a ferret has had ECE, he builds up immunity to it and is unlikely to
show severe symptoms again.
If your ferrets have not had ECE, you should take some precautions when
you visit other ferrets. When coming home from an exposed location,
remove your clothes and shoes outside and place them in a plastic bag.
Spray your hands and feet with disinfectant (bleach is fine) before
entering your house. Immediately take a shower. Wash your clothes in hot
water and wash or disinfect your shoes.
Similarly, if your ferrets have ECE and you are going to visit another
ferret place, shower, put on clean clothes straight from the dryer, and
spray your hands and shoes with disinfectant as you leave. Also, make
sure your vet knows that your ferrets have ECE, so the vet's facilities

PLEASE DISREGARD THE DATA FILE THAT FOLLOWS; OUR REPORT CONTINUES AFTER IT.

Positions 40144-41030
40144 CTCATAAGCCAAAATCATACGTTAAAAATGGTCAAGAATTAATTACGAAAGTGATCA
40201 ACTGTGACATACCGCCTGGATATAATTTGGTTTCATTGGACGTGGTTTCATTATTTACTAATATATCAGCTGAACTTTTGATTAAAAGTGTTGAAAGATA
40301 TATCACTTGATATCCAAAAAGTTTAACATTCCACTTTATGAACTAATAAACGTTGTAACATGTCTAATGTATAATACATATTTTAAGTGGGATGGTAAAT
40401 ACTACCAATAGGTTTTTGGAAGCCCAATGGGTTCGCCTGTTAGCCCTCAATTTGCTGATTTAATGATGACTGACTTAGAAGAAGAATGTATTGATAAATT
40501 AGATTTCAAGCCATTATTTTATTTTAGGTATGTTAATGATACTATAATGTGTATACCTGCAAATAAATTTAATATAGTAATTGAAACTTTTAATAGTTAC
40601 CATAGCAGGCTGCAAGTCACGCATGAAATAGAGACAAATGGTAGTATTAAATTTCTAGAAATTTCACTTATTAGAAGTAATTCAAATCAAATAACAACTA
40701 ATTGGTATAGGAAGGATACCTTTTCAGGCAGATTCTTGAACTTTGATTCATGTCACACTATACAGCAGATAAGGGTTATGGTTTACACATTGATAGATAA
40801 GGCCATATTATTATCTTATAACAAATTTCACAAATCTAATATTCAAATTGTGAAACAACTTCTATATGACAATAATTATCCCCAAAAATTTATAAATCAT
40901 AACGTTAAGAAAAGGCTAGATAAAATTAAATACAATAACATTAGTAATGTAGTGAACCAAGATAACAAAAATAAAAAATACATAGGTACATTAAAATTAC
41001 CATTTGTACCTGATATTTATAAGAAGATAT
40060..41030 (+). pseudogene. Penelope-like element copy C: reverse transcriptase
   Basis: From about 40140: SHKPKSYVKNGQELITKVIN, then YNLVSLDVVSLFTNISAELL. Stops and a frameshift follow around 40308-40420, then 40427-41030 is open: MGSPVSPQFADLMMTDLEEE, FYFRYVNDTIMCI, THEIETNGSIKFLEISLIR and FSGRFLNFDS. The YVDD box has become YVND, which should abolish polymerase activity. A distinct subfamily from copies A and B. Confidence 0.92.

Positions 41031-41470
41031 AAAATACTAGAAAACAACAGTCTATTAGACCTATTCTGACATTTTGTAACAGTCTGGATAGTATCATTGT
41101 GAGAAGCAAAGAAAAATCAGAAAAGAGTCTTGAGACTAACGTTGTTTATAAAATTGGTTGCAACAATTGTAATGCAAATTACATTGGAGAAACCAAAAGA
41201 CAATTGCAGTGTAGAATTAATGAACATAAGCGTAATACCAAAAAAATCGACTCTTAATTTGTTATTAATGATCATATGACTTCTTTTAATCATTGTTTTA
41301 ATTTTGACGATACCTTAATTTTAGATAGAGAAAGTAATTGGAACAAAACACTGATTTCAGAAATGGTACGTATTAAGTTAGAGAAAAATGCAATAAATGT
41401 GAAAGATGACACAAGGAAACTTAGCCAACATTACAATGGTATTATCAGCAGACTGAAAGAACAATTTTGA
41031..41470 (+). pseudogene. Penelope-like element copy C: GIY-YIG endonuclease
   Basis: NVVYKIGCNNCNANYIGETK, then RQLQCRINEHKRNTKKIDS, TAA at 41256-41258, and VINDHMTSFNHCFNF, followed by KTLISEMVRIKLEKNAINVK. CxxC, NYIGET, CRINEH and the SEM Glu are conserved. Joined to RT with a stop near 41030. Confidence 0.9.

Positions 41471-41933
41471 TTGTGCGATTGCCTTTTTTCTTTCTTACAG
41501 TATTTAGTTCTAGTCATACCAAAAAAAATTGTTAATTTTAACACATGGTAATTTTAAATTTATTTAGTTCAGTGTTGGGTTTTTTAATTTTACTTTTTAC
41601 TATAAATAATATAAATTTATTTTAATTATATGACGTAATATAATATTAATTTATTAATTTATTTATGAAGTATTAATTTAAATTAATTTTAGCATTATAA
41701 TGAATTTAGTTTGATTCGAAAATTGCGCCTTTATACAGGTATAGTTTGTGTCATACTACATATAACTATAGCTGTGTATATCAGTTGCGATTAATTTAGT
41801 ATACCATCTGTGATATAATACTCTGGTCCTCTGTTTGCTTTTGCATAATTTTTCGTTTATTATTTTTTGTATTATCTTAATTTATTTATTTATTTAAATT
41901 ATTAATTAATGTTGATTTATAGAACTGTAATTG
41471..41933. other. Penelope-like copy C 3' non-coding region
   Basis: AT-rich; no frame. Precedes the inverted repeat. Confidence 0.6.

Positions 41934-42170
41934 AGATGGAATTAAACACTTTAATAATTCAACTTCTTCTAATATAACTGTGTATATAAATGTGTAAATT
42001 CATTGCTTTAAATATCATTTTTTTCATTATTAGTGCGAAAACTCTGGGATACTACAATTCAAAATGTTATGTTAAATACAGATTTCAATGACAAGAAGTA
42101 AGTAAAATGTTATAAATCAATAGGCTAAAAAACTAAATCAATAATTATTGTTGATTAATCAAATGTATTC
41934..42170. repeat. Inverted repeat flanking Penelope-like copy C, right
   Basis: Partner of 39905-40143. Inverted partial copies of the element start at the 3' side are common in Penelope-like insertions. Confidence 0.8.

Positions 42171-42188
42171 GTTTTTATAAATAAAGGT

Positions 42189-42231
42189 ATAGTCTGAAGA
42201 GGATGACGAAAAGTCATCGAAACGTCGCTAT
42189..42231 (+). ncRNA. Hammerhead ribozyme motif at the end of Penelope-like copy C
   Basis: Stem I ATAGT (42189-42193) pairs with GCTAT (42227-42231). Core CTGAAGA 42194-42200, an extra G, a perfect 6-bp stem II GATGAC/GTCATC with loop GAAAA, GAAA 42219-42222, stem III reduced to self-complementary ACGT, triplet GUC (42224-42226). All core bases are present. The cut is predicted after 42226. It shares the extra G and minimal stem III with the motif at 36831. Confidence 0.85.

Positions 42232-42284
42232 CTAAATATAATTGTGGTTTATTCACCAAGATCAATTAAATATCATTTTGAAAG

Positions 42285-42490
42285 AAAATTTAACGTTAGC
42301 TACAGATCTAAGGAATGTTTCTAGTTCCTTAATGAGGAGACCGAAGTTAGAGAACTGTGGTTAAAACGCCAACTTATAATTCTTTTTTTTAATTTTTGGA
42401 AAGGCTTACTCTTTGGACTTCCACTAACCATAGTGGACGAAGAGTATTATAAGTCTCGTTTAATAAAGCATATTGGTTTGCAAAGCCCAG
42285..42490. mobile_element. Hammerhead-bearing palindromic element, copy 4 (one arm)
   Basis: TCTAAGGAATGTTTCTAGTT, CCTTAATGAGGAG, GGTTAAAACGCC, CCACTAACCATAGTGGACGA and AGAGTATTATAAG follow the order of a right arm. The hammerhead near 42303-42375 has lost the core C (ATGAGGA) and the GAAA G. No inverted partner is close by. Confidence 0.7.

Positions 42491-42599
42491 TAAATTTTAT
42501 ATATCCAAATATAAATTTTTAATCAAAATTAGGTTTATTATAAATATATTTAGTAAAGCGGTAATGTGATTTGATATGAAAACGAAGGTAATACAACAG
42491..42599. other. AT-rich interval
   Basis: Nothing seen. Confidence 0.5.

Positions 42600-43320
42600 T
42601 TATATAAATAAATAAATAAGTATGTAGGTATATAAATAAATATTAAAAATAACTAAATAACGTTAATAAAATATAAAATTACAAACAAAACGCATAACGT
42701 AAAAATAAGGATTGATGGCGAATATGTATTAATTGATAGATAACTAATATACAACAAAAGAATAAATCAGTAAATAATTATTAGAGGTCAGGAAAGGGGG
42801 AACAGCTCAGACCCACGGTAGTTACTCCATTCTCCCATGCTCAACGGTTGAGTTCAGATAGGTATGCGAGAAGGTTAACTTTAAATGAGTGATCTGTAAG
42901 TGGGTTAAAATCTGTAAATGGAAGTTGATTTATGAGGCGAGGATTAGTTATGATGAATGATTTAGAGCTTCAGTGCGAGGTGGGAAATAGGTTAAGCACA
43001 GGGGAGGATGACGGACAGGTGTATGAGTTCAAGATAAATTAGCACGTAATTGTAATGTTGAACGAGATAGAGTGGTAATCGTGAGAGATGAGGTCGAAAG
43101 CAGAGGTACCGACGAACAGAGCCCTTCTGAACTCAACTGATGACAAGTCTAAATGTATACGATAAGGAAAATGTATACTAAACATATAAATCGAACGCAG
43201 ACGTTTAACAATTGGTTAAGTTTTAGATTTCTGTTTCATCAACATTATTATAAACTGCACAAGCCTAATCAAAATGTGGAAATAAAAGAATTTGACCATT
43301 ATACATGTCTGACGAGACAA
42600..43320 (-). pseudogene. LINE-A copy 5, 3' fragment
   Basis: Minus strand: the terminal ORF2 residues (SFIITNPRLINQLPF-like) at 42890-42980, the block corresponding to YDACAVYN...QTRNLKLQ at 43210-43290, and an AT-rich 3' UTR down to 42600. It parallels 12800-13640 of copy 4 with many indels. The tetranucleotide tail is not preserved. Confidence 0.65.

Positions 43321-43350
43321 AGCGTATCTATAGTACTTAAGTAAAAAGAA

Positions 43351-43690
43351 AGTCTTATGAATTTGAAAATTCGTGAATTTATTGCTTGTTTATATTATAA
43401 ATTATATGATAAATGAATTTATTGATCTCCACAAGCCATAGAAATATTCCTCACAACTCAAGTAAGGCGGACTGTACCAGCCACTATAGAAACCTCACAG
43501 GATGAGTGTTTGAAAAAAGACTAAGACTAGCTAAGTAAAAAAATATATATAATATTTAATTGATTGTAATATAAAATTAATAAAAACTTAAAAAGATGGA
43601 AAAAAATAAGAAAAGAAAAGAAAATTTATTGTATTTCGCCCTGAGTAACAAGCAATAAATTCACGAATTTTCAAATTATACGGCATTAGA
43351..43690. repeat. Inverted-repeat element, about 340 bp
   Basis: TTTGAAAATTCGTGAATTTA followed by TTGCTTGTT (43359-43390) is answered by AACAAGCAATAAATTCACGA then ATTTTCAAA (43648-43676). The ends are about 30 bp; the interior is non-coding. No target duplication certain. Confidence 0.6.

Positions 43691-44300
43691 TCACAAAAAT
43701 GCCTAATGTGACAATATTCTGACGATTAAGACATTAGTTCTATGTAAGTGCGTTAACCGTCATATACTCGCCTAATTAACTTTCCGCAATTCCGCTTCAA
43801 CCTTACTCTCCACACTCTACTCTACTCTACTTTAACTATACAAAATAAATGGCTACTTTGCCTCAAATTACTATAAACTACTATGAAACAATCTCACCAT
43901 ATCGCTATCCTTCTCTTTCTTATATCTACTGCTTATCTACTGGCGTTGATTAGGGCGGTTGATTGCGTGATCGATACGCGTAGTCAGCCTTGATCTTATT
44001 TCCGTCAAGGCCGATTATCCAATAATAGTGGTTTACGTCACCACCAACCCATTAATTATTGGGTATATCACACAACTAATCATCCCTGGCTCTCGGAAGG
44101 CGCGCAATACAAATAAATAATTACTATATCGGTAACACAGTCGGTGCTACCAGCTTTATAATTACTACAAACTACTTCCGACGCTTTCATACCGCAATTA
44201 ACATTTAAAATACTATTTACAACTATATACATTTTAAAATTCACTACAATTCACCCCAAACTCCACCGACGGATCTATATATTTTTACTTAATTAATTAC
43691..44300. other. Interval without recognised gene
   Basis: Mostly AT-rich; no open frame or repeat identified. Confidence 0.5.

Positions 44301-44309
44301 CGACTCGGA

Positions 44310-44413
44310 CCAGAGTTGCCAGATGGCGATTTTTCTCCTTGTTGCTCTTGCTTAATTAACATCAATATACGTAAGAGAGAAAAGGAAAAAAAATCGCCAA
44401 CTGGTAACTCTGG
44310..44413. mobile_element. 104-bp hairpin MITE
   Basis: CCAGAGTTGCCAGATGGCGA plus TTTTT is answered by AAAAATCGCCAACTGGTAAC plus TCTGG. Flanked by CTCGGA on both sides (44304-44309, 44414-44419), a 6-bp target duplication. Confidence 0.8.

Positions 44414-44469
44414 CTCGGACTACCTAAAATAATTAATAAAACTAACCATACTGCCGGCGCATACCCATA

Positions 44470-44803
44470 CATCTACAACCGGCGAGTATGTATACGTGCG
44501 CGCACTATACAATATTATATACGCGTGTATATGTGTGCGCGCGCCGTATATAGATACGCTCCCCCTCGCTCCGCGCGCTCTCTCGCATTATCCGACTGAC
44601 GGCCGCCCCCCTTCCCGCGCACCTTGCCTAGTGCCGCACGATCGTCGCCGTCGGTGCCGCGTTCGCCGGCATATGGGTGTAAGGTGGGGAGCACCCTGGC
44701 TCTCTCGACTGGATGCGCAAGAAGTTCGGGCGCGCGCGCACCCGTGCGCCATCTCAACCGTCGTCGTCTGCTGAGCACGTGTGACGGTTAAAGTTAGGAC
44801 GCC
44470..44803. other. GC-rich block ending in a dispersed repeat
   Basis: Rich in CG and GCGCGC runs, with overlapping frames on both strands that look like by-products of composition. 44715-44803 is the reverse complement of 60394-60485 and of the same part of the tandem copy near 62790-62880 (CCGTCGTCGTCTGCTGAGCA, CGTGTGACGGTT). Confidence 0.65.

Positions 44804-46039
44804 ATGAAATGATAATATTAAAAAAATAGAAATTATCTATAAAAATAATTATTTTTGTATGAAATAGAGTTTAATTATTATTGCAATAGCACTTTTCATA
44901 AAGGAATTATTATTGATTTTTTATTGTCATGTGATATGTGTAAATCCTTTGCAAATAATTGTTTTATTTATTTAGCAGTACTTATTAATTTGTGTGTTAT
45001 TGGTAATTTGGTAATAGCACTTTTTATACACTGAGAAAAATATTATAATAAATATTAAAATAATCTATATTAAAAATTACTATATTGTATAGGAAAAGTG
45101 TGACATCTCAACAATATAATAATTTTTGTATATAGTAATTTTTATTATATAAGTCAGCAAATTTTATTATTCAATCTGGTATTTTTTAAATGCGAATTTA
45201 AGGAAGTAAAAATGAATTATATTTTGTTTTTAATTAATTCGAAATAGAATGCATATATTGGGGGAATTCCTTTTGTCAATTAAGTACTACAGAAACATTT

can be disinfected properly.
ECE is quite widespread in North America. Many ferret kits sold in pet
stores have had the virus passed down from their mother, so you may have
an ECE ferret and not even know it. Some people purposely expose their
kits to ECE to “get it over with” at the easiest stage. Also, keep
in mind that green diarrhea can come from a number of other sources as
well: stress, sudden food changes, and other stomach bugs. Don't panic
over one green poop, but keep an eye on your ferret and have your vet
evaluate stool samples and dehydration levels.
ECE is a highly survivable disease if treated properly. I had the bad
luck to have a bunch of older ferrets with a severe case, but everyone
is doing great now—and Thor became a permanent member of the